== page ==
Some infectious bacteria have adapted so well to the human bladder, they appear to make their own DNA using chemicals in our urine.

The urinary tract is a hard place for most bacteria to survive. That's why urine is often said to be sterile, although that's not actually true.

Just like your gut, human urine is home to a community of microbes, known as a microbiota, and while most bacteria that live within it are harmless, sometimes a particular species can tip the scales, causing painful urinary tract infections (UTIs).

Streptococcus agalactiae is a known source of UTIs in some humans, and new research has now revealed how it can survive in such an unfriendly environment.

In a healthy human body, urine should be relatively low in the four nucleobases making up DNA's code, which are broken down into nitrogenous compounds and excreted out.

Sequencing the S. agalactiae genome, scientists have now found a key, specialized gene, which allows the bacterium to exploit the presence of other compounds in our urine to produce at least one of these bases - guanine - in order for it to survive.

Similar genes have also recently been found in Escherichia coli (E. coli), which is the most common offender of human UTIs.

Usually, in the gut or the blood, E. coli and Streptococcus scavenge for certain chemicals they need to make DNA, borrowing products like guanine from our own bodies. In the urinary tract, however, these essential building blocks are ultimately broken down into uric acid, which means they are not as easy to find.

It's a tough situation, and it means both E. coli and Streptococcus must synthesize their own chemical bases if they want to grow and reproduce.

"It's basically a survival strategy to colonize the urine, an environment that not many organisms can live in," explains molecular geneticist Matthew Sullivan from Griffith University in Australia.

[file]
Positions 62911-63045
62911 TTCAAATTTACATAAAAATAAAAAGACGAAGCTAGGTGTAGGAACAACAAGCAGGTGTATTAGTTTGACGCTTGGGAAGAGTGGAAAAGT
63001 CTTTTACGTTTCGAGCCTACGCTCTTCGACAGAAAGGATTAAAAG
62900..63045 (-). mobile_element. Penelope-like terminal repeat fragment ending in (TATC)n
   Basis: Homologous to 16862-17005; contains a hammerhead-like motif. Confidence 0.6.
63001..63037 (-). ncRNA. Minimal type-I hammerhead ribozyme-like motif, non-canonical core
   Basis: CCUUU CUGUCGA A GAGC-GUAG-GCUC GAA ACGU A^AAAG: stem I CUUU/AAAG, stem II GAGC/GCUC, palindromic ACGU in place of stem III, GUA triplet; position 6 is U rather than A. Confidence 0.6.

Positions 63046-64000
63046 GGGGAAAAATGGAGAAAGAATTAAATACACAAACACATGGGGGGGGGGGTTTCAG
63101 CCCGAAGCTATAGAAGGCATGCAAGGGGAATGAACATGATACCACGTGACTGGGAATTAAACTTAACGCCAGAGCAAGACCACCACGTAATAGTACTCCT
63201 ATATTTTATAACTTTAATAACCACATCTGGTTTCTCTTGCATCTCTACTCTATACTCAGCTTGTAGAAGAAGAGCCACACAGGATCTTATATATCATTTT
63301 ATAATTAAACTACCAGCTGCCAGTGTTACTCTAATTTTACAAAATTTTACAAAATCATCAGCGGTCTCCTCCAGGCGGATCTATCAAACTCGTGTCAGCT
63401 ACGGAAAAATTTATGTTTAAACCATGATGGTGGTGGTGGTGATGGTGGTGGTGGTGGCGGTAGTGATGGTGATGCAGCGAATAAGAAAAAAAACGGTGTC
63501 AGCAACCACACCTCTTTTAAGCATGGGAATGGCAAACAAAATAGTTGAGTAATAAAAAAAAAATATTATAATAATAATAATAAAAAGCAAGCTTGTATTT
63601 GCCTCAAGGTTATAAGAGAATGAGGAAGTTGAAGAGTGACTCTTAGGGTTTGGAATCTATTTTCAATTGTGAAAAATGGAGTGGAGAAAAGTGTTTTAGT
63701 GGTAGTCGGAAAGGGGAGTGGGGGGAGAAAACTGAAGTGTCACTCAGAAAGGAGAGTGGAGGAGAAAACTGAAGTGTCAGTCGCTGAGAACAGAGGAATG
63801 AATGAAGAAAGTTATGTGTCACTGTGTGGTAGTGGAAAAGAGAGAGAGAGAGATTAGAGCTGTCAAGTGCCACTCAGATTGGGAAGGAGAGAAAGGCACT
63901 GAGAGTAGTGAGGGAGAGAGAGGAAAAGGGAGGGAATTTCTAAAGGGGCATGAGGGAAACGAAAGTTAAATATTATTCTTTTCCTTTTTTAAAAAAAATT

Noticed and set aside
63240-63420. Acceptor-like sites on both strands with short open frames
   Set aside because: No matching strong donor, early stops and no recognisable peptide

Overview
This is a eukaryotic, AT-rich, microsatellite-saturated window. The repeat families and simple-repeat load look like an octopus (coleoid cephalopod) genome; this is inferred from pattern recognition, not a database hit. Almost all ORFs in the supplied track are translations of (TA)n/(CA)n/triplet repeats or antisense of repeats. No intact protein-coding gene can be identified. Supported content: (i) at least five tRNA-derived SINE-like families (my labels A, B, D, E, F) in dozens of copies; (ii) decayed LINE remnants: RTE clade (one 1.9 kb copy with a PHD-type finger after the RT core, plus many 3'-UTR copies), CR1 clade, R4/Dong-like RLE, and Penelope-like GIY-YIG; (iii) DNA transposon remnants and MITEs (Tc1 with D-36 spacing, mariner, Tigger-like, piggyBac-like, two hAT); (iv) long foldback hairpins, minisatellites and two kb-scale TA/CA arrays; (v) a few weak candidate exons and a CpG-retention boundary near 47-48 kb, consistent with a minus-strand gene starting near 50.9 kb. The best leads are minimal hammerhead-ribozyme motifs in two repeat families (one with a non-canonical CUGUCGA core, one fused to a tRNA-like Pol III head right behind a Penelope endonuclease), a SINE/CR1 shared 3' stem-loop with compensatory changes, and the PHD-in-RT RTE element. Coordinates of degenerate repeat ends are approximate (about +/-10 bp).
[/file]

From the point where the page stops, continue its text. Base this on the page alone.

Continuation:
"It seems to be a common strategy among species of bacteria that make up the microbiome of the urine."

In the study, scientists used mice to show how essential this specialized gene, known as guaA, truly is. Collecting Streptococcus strains from several individuals, researchers compared a normal S. agalactiae infection with a form of the bacterium deficient in guaA.

Microbes that were unable to create their own guanine were unable to colonize the bladder of mice to the same extent. The same thing was found when researchers used synthetic human urine.

This suggests guaA is essential for a Streptococcus infection to take hold in the bladder, not just in mice but also in us.

When researchers added extra guanine to the urine, even bacterial strains without the metabolic pathways to create guanine on their own were able to survive and thrive, which suggests this base is an essential limiting factor.

Compared to E. coli, Streptococcus shows key differences in the way it controls guaA genes, but the outcomes appear quite similar and give us a new avenue for treating UTIs, which have been growing ever more resistant to available antibiotics.

Already, techniques that target guanine synthesis elsewhere in the body have helped beat back other forms of Streptococcus bacteria.

While not nearly as common as E. coli infections of the bladder, Streptococcus causes roughly 160,000 UTIs each year in the US, and these can prove difficult to treat, especially since we don't know a lot about how the infection works.

What's more, because Streptococcus UTIs often show up in those who are pregnant, the elderly, and patients with underlying health conditions like diabetes, finding safe and effective treatment options becomes even trickier.

"Research like this gives us new opportunities to develop alternative treatments in a world with increasing antibiotic resistance due to overuse of existing medicines. For example, we could target this pathway in efforts to design new drugs to prevent infection," explains Sullivan.

"Overall, the study illuminates the importance of fundamental discoveries that help us perceive how microorganisms interact with humans."

The study was published in the International Society of Microbial Ecology (ISME) Journal.